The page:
First, COVID has led to greater absenteeism, further stressing labor availability. Second, technology continues to improve, expanding capabilities and reducing costs. Third, labor-intensive operations, specifically e-commerce, are growing quickly. These users benefit greatly from this technology and are leading adopters.

This dramatic transformation cannot be overstated: What was expected to take years to gain traction is occurring in mere months. As a result, some logistics customers are making significant investments in automation. In this report, the first in a series, we examine the current state of warehouse automation, how it is changing, and impacts on desired building features. Highlights include:

- Automation adoption is currently limited in logistics facilities due to high cost, low flexibility and slow ROIs. Move-in costs for fully automated facilities are 4-5x higher than no-to-low automation move-in costs.1 Additional factors include difficulties in planning and the need for operational flexibility, as well as realities around downtime and integration during implementation.

- Automation is concentrated in e-fulfilment. E-commerce is 3x more labor intensive versus traditional logistics operations,2 with twice the volatility in sales versus brick-and-mortar retail,3 and fast-growing, making it a desirable target for investments that can improve labor productivity and smooth out peaks.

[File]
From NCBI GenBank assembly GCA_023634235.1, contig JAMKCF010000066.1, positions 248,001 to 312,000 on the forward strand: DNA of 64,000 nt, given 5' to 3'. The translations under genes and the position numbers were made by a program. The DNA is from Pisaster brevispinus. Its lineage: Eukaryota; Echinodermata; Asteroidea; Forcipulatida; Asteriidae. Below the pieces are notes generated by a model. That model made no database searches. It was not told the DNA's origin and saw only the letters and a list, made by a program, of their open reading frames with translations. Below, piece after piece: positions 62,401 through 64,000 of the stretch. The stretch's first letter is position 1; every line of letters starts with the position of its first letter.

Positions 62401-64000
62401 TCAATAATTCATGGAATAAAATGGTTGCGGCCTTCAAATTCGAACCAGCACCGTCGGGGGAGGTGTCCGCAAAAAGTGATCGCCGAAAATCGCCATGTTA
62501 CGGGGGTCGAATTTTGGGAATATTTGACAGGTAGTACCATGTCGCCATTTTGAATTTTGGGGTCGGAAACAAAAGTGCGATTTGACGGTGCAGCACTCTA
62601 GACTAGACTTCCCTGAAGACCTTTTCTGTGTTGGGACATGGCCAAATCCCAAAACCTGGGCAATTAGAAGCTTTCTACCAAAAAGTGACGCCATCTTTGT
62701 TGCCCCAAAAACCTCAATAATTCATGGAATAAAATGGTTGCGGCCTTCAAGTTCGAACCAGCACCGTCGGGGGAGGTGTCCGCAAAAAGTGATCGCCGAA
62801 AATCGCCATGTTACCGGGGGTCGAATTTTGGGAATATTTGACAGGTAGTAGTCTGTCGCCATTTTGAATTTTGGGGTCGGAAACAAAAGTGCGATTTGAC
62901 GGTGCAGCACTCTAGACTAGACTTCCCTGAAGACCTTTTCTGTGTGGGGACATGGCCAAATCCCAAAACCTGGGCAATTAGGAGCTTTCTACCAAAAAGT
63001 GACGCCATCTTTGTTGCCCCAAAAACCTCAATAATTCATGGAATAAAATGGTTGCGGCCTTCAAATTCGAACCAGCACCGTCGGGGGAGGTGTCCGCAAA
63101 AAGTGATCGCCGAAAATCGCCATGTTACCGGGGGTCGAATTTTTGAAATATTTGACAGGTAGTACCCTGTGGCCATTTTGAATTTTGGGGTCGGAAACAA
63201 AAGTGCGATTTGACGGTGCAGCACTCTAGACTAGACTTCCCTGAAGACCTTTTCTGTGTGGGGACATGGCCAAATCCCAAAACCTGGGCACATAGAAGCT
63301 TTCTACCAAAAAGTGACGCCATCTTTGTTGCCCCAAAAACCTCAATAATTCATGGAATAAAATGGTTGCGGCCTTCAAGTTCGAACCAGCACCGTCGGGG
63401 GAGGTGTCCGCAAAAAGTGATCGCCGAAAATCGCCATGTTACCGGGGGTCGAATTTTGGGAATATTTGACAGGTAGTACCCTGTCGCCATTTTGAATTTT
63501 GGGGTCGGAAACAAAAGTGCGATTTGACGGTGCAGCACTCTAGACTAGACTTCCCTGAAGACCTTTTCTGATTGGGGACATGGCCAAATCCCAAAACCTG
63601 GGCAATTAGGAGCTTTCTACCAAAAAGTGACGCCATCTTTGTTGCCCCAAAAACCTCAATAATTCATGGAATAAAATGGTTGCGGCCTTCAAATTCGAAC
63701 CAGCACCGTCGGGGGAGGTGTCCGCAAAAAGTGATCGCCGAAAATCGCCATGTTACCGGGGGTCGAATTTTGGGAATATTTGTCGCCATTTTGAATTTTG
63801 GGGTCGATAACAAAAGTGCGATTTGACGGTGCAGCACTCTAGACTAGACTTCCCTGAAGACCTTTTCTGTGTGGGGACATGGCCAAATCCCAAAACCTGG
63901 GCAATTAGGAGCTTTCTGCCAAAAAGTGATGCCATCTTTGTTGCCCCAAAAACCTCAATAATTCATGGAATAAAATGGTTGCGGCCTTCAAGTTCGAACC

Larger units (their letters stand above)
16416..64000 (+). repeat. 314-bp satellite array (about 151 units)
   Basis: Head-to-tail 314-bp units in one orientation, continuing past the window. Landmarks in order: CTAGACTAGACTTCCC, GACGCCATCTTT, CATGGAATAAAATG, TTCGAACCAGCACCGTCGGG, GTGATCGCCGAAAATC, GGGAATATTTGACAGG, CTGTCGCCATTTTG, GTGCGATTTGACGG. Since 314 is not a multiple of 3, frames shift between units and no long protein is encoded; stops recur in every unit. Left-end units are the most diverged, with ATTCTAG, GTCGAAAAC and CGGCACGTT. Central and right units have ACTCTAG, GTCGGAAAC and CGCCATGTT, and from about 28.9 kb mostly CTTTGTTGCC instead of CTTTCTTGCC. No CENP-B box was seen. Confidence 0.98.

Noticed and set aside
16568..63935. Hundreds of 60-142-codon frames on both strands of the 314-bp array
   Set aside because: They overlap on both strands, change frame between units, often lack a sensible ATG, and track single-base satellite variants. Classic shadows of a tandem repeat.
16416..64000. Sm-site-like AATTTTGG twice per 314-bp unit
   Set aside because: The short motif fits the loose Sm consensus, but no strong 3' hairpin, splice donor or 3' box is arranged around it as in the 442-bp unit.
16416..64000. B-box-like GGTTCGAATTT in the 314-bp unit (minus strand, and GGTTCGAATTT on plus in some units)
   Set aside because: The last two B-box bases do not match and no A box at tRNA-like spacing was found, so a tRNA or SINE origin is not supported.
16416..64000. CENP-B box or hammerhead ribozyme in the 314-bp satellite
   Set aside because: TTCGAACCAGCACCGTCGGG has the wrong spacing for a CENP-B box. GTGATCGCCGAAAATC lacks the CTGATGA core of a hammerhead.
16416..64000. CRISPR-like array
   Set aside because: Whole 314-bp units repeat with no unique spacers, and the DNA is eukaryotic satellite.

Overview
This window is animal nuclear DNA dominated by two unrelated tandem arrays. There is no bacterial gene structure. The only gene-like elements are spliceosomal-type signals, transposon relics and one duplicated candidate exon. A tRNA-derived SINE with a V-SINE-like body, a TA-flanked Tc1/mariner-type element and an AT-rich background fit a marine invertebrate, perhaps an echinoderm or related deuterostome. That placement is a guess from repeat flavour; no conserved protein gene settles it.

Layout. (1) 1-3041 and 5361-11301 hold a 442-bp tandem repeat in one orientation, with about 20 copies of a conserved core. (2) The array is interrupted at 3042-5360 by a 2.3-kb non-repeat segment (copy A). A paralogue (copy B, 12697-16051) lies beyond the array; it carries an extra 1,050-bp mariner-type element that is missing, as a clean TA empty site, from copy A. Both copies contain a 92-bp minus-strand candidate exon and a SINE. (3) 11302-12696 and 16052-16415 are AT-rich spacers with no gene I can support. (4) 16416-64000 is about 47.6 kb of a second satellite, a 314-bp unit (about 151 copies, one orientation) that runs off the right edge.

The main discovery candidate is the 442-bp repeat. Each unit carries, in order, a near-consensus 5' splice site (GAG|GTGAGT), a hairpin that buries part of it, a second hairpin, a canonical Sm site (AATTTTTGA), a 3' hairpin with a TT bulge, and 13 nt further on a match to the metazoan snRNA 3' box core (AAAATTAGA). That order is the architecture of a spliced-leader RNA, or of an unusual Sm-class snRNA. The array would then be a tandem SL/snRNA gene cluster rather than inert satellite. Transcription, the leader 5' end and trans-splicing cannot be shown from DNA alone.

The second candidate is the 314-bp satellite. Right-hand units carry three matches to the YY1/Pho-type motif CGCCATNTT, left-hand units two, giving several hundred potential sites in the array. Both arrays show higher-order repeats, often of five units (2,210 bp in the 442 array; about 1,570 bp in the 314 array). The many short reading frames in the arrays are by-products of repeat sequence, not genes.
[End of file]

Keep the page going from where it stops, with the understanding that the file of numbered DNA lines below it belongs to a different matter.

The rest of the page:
- Automation can open up high-quality locations near end consumers, facilitating expanded direct-to-home delivery. In many cases, site selection today is a trade-off between availability of labor and proximity to the end consumer. In a world of automation, the second factor can take priority, allowing customers to offer faster delivery times and optimize transportation costs.

This report addresses the three top questions surrounding the current state of automation and its future prospects:

- What is automation?
- What is the adoption rate of automation and how is it changing?
- How is automation changing logistics real estate requirements?

What is automation?

Automation aims to improve efficiency. When done well, automated sites are more productive, run more smoothly, have faster processing times, improve worker safety and are more efficient from a total cost standpoint (operating and capital expenses). Key logistics operations typically comprise the following:

- Unloading/receiving
- Put-away
- Storage
- Picking
- Packing
- Loading/shipping

All logistics operations must assess their requirements and capabilities across these functions and invest accordingly. For quite some time, the logistics industry has leveraged a wide range of productivity-enhancing equipment to accomplish these functions, such as racks and forklifts.

To define and segment automation technologies from other types of equipment the key differentiator is autonomy from human control. Here again, some of these productivity-enhancing technologies, including complex conveyance systems, pneumatic rollers and automated guided vehicles, are not new to logistics operations.

Automation technologies can be grouped into two categories:

- Fixed automation. These types of automation tend to be large, bespoke or semi-bespoke, fixed capacity with limited flexibility, and high-priced installations. Common types include:
- Conveyor belts
- Automatic sorters
- Palletizers
- Pallet shuttles
- Automated Storage and Retrieval Systems (AS/RS).

Mobile and semi-mobile automation. These types of automation tend to be discrete robotics solutions that work in a range of environments and offer greater flexibility for scaling up/down as needed. Common types include: